the sensing unit determines the displacement information by detecting movement on a Z axis; and
the controller controls the projection module to resize the first display image on at least an X or Y axis within the projection area according to the displacement information to correct for the detected movement.
8. The mobile terminal of claim 3, wherein:
the sensing unit determines the displacement information by detecting rotation centered about at least an X, Y or Z axis; and
the controller controls the projection module to transform the first display image on at least the X or Y axis within the projection area according to the displacement information and to move the transformed first display image to correct for the detected rotation.
9. The mobile terminal of claim 1, wherein the controller is further adapted to control the projection module to project a second display image on a portion of the projection area other than a portion on which the first display image is projected.
10. The mobile terminal of claim 9, further comprising a camera adapted to recognize a color of the external plane and wherein the controller is further adapted to control the projection module to project the recognized color as the second display image.
11. A method of stabilizing a projected image in a mobile terminal, the method comprising:
projecting a first display image within a projection area corresponding to a maximum projectable size on an external plane;
detecting movement of the mobile terminal; and
maintaining the first display image at a fixed position on the external plane by moving the first display image within the projection area to correct for the detected movement.
12. The method of claim 11, wherein the first display image comprises a projection-specific image resulting from reduction according to the maximum projectable size and a prescribed ratio.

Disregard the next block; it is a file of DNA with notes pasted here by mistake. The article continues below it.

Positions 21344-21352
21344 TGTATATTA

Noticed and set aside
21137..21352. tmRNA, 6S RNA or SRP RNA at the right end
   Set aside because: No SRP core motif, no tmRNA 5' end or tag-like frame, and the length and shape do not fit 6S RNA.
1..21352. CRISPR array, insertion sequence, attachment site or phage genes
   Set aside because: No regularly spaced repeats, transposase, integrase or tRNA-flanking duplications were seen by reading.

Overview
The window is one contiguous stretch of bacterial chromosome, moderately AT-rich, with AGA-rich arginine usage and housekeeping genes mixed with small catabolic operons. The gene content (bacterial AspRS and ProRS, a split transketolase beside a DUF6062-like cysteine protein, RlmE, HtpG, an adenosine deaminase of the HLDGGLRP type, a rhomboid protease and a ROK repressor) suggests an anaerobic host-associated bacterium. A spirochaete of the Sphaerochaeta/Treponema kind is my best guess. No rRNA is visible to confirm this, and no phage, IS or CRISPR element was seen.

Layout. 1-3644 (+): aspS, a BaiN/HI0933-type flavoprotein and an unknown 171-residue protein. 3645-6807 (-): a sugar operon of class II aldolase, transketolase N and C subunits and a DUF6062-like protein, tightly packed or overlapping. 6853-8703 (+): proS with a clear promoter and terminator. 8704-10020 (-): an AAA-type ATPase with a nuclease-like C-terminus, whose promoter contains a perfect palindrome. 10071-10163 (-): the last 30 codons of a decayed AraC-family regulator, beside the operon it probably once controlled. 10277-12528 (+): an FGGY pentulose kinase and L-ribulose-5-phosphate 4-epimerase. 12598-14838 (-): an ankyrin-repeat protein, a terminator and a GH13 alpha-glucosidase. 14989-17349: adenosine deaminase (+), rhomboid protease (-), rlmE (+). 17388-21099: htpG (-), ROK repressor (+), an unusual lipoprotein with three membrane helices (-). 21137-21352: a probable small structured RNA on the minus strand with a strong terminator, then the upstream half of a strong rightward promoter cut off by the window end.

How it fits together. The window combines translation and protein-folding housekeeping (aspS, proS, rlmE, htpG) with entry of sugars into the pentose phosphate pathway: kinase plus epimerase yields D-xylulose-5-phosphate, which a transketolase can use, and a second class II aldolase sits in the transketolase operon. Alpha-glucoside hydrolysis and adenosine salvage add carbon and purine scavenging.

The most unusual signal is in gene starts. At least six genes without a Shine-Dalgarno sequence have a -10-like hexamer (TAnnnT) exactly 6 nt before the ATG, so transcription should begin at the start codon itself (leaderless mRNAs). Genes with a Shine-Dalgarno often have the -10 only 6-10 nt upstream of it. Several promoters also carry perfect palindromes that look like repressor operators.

13. The method of claim 11, further comprising:
determining displacement information corresponding to the detected movement;
determining a correction value using the determined displacement information; and
modifying the first display image using the correction value.
14. The method of claim 13, wherein determining the correction value comprises referring to a look-up table.
15. The method of claim 14, further comprising setting a range of correction displacement in the look-up table differently according to a reduction ratio of the first display image.
16. The method of claim 13, wherein determining the displacement information comprises detecting movement on X and Y axes and further comprising moving the first display image on at least the X or Y axis within the projection area according to the displacement information to correct for the detected movement.
17. The method of claim 13, wherein determining the displacement information comprises detecting movement on a Z axis and further comprising resizing the first display image on at least an X or Y axis within the projection area according to the displacement information to correct for the detected movement.
18. The method of claim 13, wherein determining the displacement information comprises detecting rotation centered about at least an X, Y or Z axis and further comprising:
transforming the first display image on at least the X or Y axis within the projection area according to the displacement; and
moving the transformed first display image to correct for the detected rotation.
19. The method of claim 11, further comprising projecting a second display image on a portion of the projection area other than a portion on which the first display image is projected.
20. The method of claim 19, further comprising:
recognizing a color of the external plane; and
projecting the recognized color as the second display image.
US12/616,757 2008-11-27 2009-11-11 Mobile terminal with image projector and method of stabilizing image therein Abandoned US20100130259A1 (en)